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Former Salt Lake City police officer arrested for attacking the U.S. Capitol



He faces multiple charges related to the January 6 riots.

(Jose Luis Magana | Associated Press File Image) On January 6, 2021, supporters of President Donald Trump scaled the western wall of the U.S. Capitol in Washington. On Friday, April 2, a retired police detective in Salt Lake City, Michael Lee, was arrested by a FBI task force in connection with the Capitol attack.

A Caseville man was arrested by the FBI for participating in the January 6 riot in the U.S. Capitol.

According to news reports, Michael Lee Hardin, 50, was detained by a member of the FBI Joint Terrorism Task Force. No incident occurred. With the assistance of the Utah Bureau of Investigation, “in The U.S. Congress in Washington, DC committed the crime.” Released from the Utah office of the FBI.

A spokeswoman for the Salt Lake City Police Department confirmed that Harding had served there until his retirement in 2017. He worked for the Salt Lake City Police Department for about two decades and was appointed as the Bureau’s Officer of the Year in 2012 for solving the 25-person problem. Year-old murder.

According to a statement of fact from the US Department of Justice, the FBI arrested Harding by tracking the intelligence of two people who knew him. The first promoter was a friend of Harding, who used to use Harding as a financial adviser. Harding called on January 4 that he was heading to Washington to fight for the United States.

“[The first tipster] It also claimed that Harding sent…text messages on January 6, 2021, saying “We rushed into the Capitol, I am here now!”; “I know you don’t like Trump, but he is the legitimate president !” The statement read: “We will return until we win!”

The second reminder (according to the FBI, he has known Harding for more than 20 years) said Harding was in the Capitol and provided the authorities with a photo of Harding standing next to the bust of Abraham Lincoln. “Looks like a Capitol cellar,” according to the statement. The prompter said that this photo came from Harding’s relatives.

The statement said that Google’s records also contained a mobile phone containing e-mails allegedly belonging to Harding in the Capitol during the uprising.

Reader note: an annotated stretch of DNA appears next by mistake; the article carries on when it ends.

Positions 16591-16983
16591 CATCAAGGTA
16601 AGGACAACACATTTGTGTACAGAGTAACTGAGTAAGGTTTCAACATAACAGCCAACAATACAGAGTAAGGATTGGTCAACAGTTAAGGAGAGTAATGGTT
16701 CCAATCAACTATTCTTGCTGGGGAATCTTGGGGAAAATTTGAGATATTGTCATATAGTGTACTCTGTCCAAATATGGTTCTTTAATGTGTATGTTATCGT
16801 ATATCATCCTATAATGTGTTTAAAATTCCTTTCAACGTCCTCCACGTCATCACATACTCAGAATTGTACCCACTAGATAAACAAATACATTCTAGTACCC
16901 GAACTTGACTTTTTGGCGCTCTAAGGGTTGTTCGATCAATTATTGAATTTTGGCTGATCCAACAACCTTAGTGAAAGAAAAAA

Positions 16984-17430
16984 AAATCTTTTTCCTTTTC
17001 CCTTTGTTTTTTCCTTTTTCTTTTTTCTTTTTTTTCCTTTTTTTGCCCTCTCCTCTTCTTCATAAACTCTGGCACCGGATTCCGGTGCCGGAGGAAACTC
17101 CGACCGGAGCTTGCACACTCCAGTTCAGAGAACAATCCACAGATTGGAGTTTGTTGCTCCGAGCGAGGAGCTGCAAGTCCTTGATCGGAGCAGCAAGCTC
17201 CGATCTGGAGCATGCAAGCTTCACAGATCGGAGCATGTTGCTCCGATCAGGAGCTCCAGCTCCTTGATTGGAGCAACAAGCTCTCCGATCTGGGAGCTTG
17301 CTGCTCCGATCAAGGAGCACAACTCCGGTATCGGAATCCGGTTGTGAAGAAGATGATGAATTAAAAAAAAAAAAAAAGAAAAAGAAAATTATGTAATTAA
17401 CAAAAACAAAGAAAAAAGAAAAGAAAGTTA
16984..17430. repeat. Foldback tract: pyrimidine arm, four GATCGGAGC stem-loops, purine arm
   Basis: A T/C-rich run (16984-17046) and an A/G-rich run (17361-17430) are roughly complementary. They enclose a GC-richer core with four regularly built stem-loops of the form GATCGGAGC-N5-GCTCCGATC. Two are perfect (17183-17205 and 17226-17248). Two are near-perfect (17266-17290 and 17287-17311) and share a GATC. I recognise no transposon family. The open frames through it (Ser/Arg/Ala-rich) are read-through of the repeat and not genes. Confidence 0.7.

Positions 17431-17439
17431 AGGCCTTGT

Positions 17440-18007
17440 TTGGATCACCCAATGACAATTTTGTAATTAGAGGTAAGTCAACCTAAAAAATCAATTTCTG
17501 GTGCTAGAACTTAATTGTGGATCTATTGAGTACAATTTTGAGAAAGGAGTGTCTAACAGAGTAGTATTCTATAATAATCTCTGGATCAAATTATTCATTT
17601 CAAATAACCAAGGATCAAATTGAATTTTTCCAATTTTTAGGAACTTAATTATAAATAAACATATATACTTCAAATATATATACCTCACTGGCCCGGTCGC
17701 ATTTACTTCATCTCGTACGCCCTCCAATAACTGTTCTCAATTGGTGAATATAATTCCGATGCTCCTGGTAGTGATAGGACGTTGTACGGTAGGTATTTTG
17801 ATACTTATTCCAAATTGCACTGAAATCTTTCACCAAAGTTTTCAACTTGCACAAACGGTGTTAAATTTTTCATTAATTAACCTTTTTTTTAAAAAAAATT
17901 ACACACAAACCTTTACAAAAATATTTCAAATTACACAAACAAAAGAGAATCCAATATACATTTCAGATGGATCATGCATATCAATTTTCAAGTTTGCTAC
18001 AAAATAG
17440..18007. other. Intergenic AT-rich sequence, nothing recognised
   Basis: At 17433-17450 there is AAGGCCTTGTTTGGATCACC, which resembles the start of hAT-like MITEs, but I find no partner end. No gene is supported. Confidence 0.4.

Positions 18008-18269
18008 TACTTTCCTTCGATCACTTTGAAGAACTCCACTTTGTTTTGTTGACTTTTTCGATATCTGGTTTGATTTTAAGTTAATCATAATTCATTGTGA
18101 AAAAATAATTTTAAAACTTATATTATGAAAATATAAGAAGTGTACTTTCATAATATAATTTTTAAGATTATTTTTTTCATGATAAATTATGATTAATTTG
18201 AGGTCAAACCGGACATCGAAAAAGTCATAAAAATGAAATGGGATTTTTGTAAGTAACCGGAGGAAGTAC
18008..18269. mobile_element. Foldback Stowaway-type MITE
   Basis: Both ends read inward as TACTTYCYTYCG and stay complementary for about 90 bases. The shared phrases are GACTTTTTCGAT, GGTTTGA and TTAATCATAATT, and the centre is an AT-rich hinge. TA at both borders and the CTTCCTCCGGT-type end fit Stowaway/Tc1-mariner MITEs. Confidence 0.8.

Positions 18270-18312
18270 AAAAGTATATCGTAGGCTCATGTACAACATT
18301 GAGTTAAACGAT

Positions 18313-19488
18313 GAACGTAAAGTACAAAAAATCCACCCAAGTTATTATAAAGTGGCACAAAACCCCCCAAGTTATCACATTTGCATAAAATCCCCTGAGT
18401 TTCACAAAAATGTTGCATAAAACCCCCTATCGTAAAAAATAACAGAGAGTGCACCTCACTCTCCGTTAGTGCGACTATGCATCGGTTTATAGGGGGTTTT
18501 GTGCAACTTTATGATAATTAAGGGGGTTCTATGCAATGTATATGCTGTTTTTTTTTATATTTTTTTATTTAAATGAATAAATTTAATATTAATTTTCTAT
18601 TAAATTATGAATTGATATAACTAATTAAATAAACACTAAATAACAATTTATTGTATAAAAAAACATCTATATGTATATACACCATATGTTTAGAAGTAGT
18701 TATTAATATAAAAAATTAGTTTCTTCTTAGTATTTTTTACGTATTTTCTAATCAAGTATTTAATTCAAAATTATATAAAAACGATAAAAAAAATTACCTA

According to the press release, Harding was accused of: deliberately entering or staying in any restricted building or venue without legal permission; performing disorderly and destructive behavior in a restricted building or venue; inside the Capitol Point of misconduct; marching, demonstrating or marching in the Capitol.

On Friday, Harding appeared on Zoom at the court hearing wearing glasses and a light gray hoodie.

Prosecutor Bryan Reeves did not try to detain Harding while awaiting trial, but Reeves asked Magistrate Judge Jared Bennett to order Harding to surrender his passport. And temporarily give the gun to a friend or family member. Bennett did this and told Harding not to leave Utah or change residence without permission. He also told Harding to continue working and avoid contact with witnesses and co-defendants.

Harding has five days to give the gun to a friend or family member for safekeeping. Bennett told Harding that the court did not try to deprive him of his “Second Amendment” rights, but the absence of firearms is a common condition for release, so the pre-trial staff will feel safe during home visits.

Harding’s next court appearance is scheduled for Thursday at 11 am Mountain Time.

Harding is the second Utah native arrested for the US Capitol Uprising. John L. Sullivan also faces multiple charges, including civil strife, misconduct in the restricted zone, obstruction of formal procedures, misconduct in the Capitol and demonstrations in the Capitol.

Sullivan told the Salt Lake Tribune that he was there to “see the passage of history.” According to the charging documents, he was caught by rushing through the police in a crowd and shouting that he had a knife.

Reeves did try to get Sullivan detained in the first trial, but Judge Daphne Oberg rejected the request. He was released under conditions including electronic surveillance.


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